Unfortunately, once the plot moves to Africa these potentially interesting issues get sidelined. Whilst yes, it is interesting to see how Adam copes with a very different culture (whilst at the same time trying to cope with what he learns about  along the way), it did feel rather like a remix of two very old plots: the hackneyed “white man finds his beliefs challenged in the darkest continent” plot and the standard blockbuster “man tries to rescue his girlfriend” plot. 

Overall, though, it is an interesting read with high quality artwork by Becky Cloonan, and, as it’s an ongoing series, there’s room for the characters to develop and the issues to be explored. Recommended. 


Paperback: 112 pages

Publisher: Vertigo (Nov 2006)

ISBN-10: 1401210651

Pride of Baghdad

August 14th, 2009

Pride Of Baghdad 

Author: Brian K. Vaughan

Artist: Niko Henrichon

Reviewer: Louise


Based on a real-life incident, “Pride of Baghdad” tells the story of four escaped lions in war-torn Baghdad. Noor, Safa, Zill and Ali, live peaceful, if slightly boring, lives in captivity in Baghdad Zoo. When war breaks out, a bomb shatters their enclosure, allowing them to escape into the ravaged city… 

Is freedom better than captivity? That’s the central question posed by “Pride of Baghdad”. The lions’ escape is an obvious metaphor for what’s going on in their surroundings. Is it better to live a safe, well-fed life under tyranny, or to be free in a dangerous world? That might sound a little simplistic, and indeed if that was the entirely of Vaughan’s approach to the story, it would be. Right from the start, however, it’s pretty clear that there are not going to be any black and white answers, as one of the older lionesses in the pride, reflecting upon the hardships and horrors of life in the wild in Africa, remembers how she lost an eye whilst being brutally gang-raped by a pack of marauding lions. 

I mention this latter to underscore the point that whilst yes, this is a book with talking animals, it’s definitely not for kids, though it would comfortably fit into the “young adult” section (i.e. about 14 up). There’s some violence, swearing and sexual references, although it’s not so graphic it merits an “adults-only” rating. Indeed, this is one of the approaches to storytelling which graphic novels do so well; taking an approach which might seem to be childlike and using it to explore some very adult themes (“We3” by Grant Morrison is another good example, and also highly recommended). 

To a certain extent, though, it does slightly limit the book. There’s only so far you can push a metaphor, after all, and the plight of the escaped lions cannot be entirely comparable to the plight of (human) Iraqis under Saddam Hussein’s regime.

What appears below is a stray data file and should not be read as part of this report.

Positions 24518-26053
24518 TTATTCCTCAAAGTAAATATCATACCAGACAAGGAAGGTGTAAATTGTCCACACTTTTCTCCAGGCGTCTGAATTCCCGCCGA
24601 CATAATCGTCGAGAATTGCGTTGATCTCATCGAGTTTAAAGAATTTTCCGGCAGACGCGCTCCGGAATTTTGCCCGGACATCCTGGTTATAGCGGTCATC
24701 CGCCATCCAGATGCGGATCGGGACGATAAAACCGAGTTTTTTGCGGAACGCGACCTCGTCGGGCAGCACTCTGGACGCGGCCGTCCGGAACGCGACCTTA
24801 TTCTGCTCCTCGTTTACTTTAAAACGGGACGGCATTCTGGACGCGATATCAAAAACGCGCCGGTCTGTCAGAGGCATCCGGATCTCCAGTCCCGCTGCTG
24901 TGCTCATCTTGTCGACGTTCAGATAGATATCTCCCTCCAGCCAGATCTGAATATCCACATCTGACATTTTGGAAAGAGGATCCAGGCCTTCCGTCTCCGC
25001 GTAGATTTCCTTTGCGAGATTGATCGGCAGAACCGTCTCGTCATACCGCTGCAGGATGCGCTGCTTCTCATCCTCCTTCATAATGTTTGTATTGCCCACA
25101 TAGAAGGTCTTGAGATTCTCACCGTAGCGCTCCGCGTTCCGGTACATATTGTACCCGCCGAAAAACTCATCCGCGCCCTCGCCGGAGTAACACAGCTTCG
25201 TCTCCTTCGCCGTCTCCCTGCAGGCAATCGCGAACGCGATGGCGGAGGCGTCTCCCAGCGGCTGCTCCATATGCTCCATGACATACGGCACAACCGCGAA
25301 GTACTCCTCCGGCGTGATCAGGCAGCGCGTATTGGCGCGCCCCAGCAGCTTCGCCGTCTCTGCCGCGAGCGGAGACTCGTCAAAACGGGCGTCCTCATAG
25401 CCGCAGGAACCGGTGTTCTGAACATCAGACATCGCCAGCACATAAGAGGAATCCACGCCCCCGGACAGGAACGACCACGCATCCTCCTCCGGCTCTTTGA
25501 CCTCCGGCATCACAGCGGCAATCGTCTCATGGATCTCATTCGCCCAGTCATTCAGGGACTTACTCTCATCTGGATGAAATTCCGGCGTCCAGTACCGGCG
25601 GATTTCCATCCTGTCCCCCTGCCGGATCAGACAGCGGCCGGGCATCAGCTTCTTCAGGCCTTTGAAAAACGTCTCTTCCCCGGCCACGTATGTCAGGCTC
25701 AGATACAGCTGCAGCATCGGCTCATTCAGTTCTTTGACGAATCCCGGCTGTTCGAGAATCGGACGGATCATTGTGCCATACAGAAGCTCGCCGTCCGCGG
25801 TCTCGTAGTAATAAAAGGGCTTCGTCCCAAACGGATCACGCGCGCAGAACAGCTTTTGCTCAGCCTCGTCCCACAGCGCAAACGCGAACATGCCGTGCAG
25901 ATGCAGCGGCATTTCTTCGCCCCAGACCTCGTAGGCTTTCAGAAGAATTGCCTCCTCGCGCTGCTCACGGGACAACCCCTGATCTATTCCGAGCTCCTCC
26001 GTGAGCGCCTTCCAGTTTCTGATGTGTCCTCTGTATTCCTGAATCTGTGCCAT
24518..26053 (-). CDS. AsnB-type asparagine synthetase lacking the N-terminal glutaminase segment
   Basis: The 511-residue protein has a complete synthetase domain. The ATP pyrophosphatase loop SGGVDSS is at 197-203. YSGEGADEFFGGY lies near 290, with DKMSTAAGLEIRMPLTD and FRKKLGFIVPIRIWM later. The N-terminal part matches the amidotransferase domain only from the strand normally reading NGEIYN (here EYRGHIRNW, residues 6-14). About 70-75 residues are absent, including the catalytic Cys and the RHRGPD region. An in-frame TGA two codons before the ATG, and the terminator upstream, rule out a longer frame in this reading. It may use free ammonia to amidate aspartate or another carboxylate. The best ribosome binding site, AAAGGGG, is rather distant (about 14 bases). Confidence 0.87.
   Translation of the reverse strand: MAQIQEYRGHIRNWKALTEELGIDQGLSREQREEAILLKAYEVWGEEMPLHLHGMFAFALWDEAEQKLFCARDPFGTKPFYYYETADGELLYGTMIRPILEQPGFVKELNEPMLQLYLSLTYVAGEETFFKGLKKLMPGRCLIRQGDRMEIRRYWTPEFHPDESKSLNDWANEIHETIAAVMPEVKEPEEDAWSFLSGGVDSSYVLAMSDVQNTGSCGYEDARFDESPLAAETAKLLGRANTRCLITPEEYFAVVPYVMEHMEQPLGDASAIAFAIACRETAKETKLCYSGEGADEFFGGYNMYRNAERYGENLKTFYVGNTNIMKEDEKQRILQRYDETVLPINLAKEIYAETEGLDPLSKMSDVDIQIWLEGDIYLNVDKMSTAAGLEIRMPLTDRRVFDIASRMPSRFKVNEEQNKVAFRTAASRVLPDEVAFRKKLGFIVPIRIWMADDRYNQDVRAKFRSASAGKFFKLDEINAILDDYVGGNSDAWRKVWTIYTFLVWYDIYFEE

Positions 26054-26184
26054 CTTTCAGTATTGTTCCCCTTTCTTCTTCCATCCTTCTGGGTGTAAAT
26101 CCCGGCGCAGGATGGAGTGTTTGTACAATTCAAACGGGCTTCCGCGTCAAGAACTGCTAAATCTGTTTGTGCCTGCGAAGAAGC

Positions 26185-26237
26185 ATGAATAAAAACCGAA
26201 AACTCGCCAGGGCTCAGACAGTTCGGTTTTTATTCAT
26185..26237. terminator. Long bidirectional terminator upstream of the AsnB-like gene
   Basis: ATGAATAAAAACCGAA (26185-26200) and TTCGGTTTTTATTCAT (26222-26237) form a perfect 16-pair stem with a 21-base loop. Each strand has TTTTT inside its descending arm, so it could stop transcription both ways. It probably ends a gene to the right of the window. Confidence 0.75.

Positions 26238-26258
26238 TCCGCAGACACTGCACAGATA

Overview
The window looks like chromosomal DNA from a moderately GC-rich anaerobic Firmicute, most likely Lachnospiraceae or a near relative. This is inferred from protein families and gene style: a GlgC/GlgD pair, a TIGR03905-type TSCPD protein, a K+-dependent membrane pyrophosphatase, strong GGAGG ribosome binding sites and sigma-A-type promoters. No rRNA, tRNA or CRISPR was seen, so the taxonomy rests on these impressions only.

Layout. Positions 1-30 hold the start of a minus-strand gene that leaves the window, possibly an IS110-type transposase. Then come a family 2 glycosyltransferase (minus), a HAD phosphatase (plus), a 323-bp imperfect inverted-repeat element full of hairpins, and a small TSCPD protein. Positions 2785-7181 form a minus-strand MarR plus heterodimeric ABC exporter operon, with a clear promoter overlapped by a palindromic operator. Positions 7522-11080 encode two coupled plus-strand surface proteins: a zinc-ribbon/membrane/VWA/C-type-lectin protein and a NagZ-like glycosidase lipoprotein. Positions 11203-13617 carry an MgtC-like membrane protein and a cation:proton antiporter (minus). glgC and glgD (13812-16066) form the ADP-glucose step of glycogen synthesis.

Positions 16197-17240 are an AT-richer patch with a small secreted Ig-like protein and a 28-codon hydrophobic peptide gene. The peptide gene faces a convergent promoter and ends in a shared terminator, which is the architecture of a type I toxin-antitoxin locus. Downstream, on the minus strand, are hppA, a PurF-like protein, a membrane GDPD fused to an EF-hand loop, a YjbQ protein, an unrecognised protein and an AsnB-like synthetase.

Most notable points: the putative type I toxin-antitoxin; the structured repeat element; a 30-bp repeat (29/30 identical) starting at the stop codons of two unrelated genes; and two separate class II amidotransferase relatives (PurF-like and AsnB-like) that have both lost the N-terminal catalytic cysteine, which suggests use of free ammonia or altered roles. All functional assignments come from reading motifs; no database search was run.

Fortunately, it’s not all heavy moralising and philosophical musings. The four lions are both very lionlike, and very human; each has their own personality. There’s the odd flash of humour, as well; when Ali the lioncub is told that there will be other animals his own age on the outside, he replies: “Cool; I always wanted to kill a baby goat!” Ultimately, that’s what makes this very affecting .We do feel for the pride, even though we suspect we already know how this will end. The artwork, too, is excellent – clear and beautifully coloured. It’s not easy to convey human expressions on an animal’s face, and  deserves major plaudits for doing so. Overall, it may not be this decade’s “Watchmen” (very few graphic novels ever will be), but it’s a very good book, and worthy of your time. 


Paperback: 128 pages

Publisher: Titan Books Ltd (22 Feb 2008)

ISBN-10: 1845763750


August 7th, 2009



Writer:            Grant Morrison

Artist:             Frank Quitely

Reviewer:        Louise 


Like a modern-day version of Richard Adams’ “The Plague Dogs”, We3 tells the tale of three escaped animals – a dog, a cat and a rabbit – who have been the subject of horrifying experiments. We3 is the collective name for the three animals, once family pets, now modified into living weapons. “Weapon 1” is the dog, “Weapon 2” the cat, and “Weapon 3” the rabbit, all equipped with robotic suits containing deadly weapons. When they escape from their confinement, the US military will do anything to get them back – including unleashing the terrifying Weapon 4…

We3 is extremely violent, but not without heart. It’s hard not to sympathise with the plight of the three lonely and confused animals. Cleverly, Morrison sets up a situation where the experiments have granted them rudimentary powers of speech, allowing them to speak to each other in a strange version of English, half-animal, half-machine. We thus see some of their inner thoughts – “What home?” “Is no more run” – but they are never so anthropomorphised that we forget their essentially animal nature.